Friday, August 8, 2014

I don't know why it took so long for me to realize such an obvious thing: whenever possible, buy the powdered or dry form of items for which it really doesn't make much difference.
Purchasing the water content of diluted ingredients just doesn't make sense.

The density of water is about 60 lb / cubic foot (about 1000 kg / cubic meter).
1 gallon weighs about 8 lb (3.8 kg) and takes up 231 cubic inches (3,800 cubic centimeters)
Think of all the energy spent in transporting mostly water (80% of liquid laundry detergent, according to this article).


Some will argue that powder leaves unmelted residue on clothes.
That is very true and there is a very simple fix: dissolve the laundry powder yourself before adding to the wash. I use an empty yogurt container and a used plastic knife (I usually dislike those intensely but they are perfect for this use). A few stirs and voila! you're done and it was fun.

Bonus: if it's not liquid, it doesn't need to come in a plastic bottle. Your waste can be reduced to just a cardboard box. One less landfill issue to worry about.

Recently glossed over a rather scathing article about almond milk and other plant-based milks (which are my bread and butter, pun intended). They are right about the purchasing of mostly water. You know what? One can also buy powdered almond, coconut, etc. milks. The box seems expensive because it's so much at a time once dissolved, but I bet it's worth the investment.


I love Milk Paint which comes in small packages of powdered color (pigments mixed with milk protein and lime) to which you just need to add water. Seems like a safe and environmentally friendly option.

So yeah. Dry goods.


  1. I never saw milk paint before! No VOC's, and I love the simple paper packaging. This is brilliant!

  2. Milk paint is a wonderful product to use - it changes the experience of painting too.
    I wish there was only the kraft paper bag without the plastic inside though...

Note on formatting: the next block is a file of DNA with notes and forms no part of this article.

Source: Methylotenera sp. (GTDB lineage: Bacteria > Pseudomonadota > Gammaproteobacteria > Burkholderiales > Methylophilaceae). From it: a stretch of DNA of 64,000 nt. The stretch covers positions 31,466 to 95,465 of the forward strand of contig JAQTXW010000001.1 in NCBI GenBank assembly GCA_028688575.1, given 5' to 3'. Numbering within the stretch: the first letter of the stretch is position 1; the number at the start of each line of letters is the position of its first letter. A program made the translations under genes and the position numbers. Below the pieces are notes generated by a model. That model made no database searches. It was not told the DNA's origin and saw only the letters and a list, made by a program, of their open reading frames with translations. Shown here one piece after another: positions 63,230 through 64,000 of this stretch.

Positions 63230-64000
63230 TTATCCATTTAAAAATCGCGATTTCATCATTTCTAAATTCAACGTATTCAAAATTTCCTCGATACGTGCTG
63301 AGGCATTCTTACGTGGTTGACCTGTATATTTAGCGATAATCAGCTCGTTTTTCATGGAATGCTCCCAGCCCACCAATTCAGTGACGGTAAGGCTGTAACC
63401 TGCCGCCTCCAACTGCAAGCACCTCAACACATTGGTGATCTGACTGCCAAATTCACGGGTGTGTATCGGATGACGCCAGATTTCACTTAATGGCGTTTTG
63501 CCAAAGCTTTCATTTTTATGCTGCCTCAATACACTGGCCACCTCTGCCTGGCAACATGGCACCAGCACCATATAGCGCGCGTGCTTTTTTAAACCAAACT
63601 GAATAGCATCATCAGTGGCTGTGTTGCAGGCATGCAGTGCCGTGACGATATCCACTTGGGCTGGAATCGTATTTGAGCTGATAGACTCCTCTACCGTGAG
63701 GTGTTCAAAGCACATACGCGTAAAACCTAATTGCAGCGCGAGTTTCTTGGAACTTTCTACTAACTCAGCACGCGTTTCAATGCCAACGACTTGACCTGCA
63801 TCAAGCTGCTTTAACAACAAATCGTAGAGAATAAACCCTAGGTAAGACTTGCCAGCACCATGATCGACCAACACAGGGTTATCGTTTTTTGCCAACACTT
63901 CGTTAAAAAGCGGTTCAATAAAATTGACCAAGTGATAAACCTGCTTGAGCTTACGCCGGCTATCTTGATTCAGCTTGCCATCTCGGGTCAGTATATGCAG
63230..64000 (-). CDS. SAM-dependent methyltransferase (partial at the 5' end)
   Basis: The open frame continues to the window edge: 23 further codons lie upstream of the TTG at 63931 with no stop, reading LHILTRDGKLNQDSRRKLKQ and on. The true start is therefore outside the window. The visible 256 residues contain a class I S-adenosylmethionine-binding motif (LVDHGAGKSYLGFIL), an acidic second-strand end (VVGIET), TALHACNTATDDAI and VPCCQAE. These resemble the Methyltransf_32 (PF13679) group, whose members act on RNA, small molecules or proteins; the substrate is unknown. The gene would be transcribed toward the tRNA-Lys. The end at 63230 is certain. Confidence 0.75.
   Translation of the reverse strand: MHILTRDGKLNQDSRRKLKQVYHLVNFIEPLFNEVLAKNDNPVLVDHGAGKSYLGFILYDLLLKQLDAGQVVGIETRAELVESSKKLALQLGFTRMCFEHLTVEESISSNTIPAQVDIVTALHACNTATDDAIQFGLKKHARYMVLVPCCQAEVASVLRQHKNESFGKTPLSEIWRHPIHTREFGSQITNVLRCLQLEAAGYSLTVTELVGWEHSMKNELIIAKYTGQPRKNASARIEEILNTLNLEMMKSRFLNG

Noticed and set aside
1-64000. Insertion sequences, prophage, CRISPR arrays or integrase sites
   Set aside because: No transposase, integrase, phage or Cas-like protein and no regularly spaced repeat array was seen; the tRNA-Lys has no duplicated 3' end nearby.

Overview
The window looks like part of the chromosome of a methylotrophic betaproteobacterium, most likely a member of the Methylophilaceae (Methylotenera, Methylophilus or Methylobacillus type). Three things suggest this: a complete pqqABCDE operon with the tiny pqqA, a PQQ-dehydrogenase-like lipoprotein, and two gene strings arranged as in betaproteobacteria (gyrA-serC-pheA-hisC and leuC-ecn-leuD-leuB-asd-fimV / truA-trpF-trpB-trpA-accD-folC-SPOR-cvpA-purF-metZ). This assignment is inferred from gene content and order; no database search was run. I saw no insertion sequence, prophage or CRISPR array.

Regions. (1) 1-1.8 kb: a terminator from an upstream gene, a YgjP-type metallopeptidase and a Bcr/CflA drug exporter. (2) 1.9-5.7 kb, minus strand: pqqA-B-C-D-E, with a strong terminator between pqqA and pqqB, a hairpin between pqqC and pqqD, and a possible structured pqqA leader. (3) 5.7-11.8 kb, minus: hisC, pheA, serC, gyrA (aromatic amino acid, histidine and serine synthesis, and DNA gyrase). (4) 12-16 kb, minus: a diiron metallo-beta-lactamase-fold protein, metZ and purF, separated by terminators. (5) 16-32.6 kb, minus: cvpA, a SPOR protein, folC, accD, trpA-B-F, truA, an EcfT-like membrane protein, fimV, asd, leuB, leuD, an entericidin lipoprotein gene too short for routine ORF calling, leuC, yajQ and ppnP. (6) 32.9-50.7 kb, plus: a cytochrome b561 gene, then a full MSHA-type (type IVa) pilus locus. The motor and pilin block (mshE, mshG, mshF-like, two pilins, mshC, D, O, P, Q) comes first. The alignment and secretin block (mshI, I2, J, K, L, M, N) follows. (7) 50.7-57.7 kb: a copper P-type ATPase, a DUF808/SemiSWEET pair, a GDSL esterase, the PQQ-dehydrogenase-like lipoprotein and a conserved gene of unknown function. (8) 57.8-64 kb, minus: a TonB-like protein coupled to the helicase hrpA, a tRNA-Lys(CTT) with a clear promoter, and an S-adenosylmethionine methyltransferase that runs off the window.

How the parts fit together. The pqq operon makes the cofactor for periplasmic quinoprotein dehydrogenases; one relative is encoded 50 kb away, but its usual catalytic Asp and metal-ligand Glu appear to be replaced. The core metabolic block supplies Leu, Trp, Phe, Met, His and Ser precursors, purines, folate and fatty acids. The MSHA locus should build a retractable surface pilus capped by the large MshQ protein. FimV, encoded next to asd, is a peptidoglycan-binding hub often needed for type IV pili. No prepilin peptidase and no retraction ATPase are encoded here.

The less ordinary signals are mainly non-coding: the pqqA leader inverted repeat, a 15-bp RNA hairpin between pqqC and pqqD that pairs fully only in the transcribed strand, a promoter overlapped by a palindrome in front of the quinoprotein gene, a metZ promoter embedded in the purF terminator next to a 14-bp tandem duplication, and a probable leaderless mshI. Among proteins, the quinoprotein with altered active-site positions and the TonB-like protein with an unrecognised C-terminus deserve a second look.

1. So after reading this post, I visited a Roman artifacts museum a few hours south of Paris. The ancient artwork used milk paint. I don't know why I never pieced it together- these ancient surfaces were all colored with the stuff.

      Now I'm visiting my hometown, and my mom said the barn in back and some of the furniture in our childhood home was painted with milk paint. She told me it lasts for centuries and is impossible to get off :) It's just beautiful! I wish I had something to paint now.

  3. I had the same thought process. However, regarding laundry detergent, more salt is likely to be used as filler in powder than liquid form. In my ecological decision making tree, keeping water as clean as possible when I use it has even higher priority than carbon footprint. I do intend to make my own detergent eventually, and I just read somebody was using marseille bar soap in her washing machine without it gunking up. In the meantime, I am using about a quarter of the manufacturer recommended dose and my clothes are coming out clean.

    1. That's a great point about the water! Totally agree. I want to try marseille soap flakes as well - sadly they are easier to find in Europe (France in particular) than in the US. While researching the olive oil soaps, I got quite disappointed because a lot of them are not 100% olive oil, but are mixed with palm and/or glycerin. The only ones I trust to be really clean so far are Aleppo soap and Nabulsi soap. Thank you for the tip about salt! I will check my laundry powder asap. Also, I hear that polyester fabrics release micro-particles of polyester in the water when being washed, so we need to be mindful about our fabric choices as well.